Barcodes on comic books used to mostly be seen on newsstand editions of comic books from the seventies, but not for comic store direct market editions. Often it would be that which wiuld separate them and make one more collectable… or not.
There was great resistance to the UPC bar code creeping into comic stores, seen as ugly, ruining covers and the like. However, as comic stores became more of a business and less of a way for fans to sell their comic collections, they returned with a vengeance in the nineties. However, some publishers tried to shrink them, so as not to put off buyers. There were as many barcodes types as there were publishers, it seemed.
Eventually, in the noughties, Diamond Comic Distributors insisted on a standard format. But there have been a few glitches since. One of which is a publisher reusing barcodes from one comic to another future issue. Most standard formats go up to issue 1000 before going back round to 0001 again, something only Detective Comics and Action Comics are going to have to deal with now. But some publishers have been known to cycle through them faster, often not on purpose, accidentally reusing a previous code for a variant cover or other. Which means that stock systems can mistake one comic for another, which can cause real issues – exacerbated if they have different prices as well.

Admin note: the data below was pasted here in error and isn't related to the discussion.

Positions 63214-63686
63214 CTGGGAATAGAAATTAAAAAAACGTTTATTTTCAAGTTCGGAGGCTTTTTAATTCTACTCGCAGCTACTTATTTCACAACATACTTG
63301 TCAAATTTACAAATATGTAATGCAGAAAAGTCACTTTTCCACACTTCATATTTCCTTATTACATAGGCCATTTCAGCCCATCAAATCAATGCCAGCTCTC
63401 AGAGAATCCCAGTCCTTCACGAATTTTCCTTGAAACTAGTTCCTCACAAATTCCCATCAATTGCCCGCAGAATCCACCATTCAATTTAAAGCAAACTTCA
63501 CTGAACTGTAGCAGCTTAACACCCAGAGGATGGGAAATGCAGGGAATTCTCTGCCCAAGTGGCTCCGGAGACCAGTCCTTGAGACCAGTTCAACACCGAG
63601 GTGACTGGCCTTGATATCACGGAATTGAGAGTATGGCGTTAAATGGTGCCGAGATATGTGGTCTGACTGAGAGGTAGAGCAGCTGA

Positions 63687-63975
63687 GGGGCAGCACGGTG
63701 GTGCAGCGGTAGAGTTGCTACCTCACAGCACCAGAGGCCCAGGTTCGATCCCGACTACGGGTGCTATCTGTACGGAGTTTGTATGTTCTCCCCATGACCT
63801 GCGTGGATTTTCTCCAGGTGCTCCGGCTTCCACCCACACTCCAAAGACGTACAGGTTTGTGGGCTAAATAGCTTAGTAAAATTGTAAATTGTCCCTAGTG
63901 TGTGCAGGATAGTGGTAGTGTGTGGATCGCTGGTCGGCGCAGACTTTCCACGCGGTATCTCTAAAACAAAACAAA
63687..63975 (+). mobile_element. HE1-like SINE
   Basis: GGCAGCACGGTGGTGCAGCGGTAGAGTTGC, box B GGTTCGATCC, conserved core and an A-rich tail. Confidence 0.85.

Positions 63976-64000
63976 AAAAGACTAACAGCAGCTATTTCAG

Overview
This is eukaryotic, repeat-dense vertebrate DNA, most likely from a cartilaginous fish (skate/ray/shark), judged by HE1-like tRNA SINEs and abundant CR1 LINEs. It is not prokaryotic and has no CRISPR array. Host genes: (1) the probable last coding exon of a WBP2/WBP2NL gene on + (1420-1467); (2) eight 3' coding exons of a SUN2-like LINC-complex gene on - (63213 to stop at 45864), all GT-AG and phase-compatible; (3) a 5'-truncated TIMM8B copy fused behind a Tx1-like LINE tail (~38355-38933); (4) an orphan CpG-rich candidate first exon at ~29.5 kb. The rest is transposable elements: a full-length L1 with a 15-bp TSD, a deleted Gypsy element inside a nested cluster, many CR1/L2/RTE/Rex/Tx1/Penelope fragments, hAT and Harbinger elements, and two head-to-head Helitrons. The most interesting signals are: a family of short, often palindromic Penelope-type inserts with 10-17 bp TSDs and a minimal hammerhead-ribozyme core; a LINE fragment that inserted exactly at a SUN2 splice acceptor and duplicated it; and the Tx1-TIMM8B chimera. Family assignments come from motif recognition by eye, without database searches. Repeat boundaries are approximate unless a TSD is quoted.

Well, at ComicsPRO, Titan Comics seemed to realise that this was an issue with them. And so made a pledge, reported by comics retailer Tim Stolzfus of Keith's Comics in Dallas.
Got to say, Tim, I found it of interest. Just me? Anyone else?